Independent Student Newspaper for the University of Texas at San Antonio

The Paisano

Independent Student Newspaper for the University of Texas at San Antonio

The Paisano

Independent Student Newspaper for the University of Texas at San Antonio

The Paisano

The Local Listen: Jungle Noize

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One of the most fulfilling aspects of interviewing local artists and musicians is the exchange of passion in our work. Hundreds of hours of dedication and intention flow into and out of each individual. It is essential to let the artists share their stories so that we, the listeners, can deepen our appreciation and understanding of the final product. Taking this expansion of our minds further, we can begin to realize the depth of all things and people, and thus enrich our own experiences with relatively little effort on our part.

By simply opening our hearts to the sounds of another we break down the barriers of audience and performer, essentially becoming one and the same. “Raga,” Jungle Noize’s new album, is an opportunity to do just that. With track names like “Hare Krishna,” Jungle Noize creates a “space the infinite can be discovered” (from “A Note to the Listener”) and so I sat down with them to gain some insight into how this lotus flower blossomed into what is it today.

Jungle Noize is an experimental rock group consisting of members Tyler Olsson (guitar/lyrics/vocal), Josh Gutierrez (guitar), Sarek Gutierrez (percussion), Rawb Bishop (artwork/lyrics/vocals), Osita Anusi Jr. (bass) and Simon Kumar (sound engineer/ producer). They will be playing with The Black Market Club, Luxley and Octahedron Wed., Jan. 22 at Limelight as part of the Wacky Wednesdays series organized by Party Productions. Doors open at 9 p.m. There is a $3 cover for 21+

Q&A with Jungle Noize

Q: How did the members of Jungle Noize come to know one another?

A: As far back as 2004, we started jamming together after meeting at school. In 2010, we had another bass player, who was also really talented, leave the group when he graduated. Tyler and Osita were friends and one day, around October of 2012, they started jamming what would later become “Raga,” and Tyler invited Osita to come to practice with the rest of the group a few days later. It was a natural process that he became our bassist and we have all grown up together musically which adds to the intrinsic element of our music.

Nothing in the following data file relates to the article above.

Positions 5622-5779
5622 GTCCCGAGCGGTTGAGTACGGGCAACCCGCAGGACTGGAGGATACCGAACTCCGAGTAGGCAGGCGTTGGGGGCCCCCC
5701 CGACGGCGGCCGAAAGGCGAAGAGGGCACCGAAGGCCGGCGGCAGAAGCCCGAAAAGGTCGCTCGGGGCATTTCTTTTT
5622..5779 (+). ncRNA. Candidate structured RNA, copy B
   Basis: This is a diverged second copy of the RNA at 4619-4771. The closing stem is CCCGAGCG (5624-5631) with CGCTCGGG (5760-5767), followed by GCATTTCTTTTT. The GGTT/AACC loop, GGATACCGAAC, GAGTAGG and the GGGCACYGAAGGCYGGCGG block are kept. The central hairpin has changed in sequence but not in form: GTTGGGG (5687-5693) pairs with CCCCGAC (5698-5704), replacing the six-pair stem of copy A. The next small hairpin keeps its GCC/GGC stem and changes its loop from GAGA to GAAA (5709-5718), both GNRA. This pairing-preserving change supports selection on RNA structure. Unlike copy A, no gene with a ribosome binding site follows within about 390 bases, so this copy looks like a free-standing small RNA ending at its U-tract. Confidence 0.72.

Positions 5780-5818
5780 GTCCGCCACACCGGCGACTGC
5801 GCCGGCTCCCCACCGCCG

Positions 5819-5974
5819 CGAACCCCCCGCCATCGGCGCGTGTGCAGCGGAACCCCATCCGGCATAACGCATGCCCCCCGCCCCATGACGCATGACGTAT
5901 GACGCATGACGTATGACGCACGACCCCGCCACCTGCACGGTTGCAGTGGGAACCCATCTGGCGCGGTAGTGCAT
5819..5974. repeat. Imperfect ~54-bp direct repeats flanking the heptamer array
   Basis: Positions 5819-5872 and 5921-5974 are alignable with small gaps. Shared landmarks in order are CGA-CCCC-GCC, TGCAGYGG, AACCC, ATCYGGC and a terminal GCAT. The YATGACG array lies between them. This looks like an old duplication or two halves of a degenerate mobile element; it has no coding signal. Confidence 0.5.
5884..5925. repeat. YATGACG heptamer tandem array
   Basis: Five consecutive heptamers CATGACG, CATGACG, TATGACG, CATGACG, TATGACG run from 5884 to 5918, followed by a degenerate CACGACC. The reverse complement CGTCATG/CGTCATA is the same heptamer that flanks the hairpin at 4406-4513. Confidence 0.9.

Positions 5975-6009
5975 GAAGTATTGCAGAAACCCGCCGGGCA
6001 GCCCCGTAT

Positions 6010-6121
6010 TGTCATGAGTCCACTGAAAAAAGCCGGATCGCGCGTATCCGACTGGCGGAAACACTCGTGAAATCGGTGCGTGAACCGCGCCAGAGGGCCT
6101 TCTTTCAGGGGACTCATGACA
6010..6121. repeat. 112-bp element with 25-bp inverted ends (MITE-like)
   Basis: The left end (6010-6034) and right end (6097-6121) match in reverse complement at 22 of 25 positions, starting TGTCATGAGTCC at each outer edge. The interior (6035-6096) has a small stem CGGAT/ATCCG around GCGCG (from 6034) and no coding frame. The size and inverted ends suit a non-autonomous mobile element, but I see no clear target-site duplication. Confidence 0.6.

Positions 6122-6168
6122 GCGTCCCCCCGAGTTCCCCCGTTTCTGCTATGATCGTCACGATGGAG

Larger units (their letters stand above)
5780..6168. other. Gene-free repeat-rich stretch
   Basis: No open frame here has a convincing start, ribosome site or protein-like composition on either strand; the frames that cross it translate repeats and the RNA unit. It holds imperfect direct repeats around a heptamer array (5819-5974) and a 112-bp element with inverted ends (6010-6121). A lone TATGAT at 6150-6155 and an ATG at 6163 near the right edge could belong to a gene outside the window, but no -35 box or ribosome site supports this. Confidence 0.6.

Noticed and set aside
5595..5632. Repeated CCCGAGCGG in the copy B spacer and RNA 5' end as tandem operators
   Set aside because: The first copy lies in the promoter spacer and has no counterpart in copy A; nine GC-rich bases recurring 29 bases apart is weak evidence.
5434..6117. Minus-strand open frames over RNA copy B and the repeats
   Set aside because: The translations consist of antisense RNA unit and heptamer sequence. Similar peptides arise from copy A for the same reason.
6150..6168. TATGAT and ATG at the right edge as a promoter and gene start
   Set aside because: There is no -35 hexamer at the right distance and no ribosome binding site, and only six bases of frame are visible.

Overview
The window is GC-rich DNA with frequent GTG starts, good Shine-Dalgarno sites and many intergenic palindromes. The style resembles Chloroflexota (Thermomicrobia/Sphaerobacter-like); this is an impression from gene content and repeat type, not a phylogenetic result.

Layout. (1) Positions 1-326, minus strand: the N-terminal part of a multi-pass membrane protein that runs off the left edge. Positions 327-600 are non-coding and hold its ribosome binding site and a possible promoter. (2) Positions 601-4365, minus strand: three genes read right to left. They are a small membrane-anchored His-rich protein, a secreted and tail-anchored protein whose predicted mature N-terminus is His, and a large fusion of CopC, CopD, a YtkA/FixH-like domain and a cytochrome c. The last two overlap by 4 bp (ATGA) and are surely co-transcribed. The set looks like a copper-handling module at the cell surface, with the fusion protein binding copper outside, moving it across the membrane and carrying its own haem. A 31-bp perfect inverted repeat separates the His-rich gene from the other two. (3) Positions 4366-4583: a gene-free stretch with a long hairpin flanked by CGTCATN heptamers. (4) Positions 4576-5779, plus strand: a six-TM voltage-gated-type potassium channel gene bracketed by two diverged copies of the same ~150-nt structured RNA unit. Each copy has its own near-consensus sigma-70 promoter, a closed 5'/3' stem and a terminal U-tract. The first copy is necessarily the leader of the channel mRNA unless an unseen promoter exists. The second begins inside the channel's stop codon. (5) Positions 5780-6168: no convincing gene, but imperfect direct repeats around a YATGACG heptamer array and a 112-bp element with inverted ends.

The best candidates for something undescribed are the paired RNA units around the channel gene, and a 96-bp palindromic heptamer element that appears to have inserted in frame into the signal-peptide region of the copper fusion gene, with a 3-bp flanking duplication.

Q: What was it like to go to a studio in California and record music that you were eventually going to share with the world?

A: We were really prepared. We practiced with a metronome together and rehearsed to perfect our timing, which allowed the time we spent in the studio to be seamless. We did not want to put the experience on a pedestal out of our reach, we wanted to be prepared so that we could perform naturally and we also knew Simon, the producer, from high school, so it wasn’t this ominous faceless label or anything like that. Actually, Simon kept describing it as ‘organic’ and we owe some of that to our familiarity with each other throughout the years as friends and band mates. Some of us have played in groups together with a different name and have recorded with Simon before, so he is conscious of who we are as musicians and what we are about. He would listen via Skype to our rehearsals, and we were always in constant communication. That relationship brought everything together without having to explain, or over-explain, our intentions with the risk of being misunderstood. And really that is what “Raga” is about, “the Tao which can be spoken is not the Tao,” meaning that the more we try to explain with words that which transcends words, then the more we divide and dilute the whole of experience, and so we can only hint at the meaning and use the tools we have as musicians to fill in those blanks to the best of our abilities.

Q: Who are your greatest


A: As far as influences go, Tool has this symmetric sound, based on precision and angularity with long interludes woven in, and you can hear that in our long, melodic songs that are suddenly broken up by guitar riffs. While on the other hand, The Mars Volta has this free-form, chaotic sound that also influences our songs. Since most of us are self-taught the music we listen to acts as lessons for us to expand on.

Q: You describe your music as the true biography of your band. What do you mean by that?

A: Philosophy is part of our music. Tyler actually studies it academically, and so this idea of labeling our sound in some ways limits and presupposes the listener before they ever hear the first beat really turns us off. Only so much can be described with words, and music goes beyond those printed words, so we want our listeners to unleash their minds rather than limit them to past associations with one genre or another. The only way to really understand “Raga” is to set aside an hour or so and listen to it all the way through and really allow yourself to meditate through the experience, free your mind and the rest will follow effortlessly.

To continue following Jungle Noize, check out their Facebook page and purchase their new album “Raga” on their band camp: Follow The Local Listen on Facebook at

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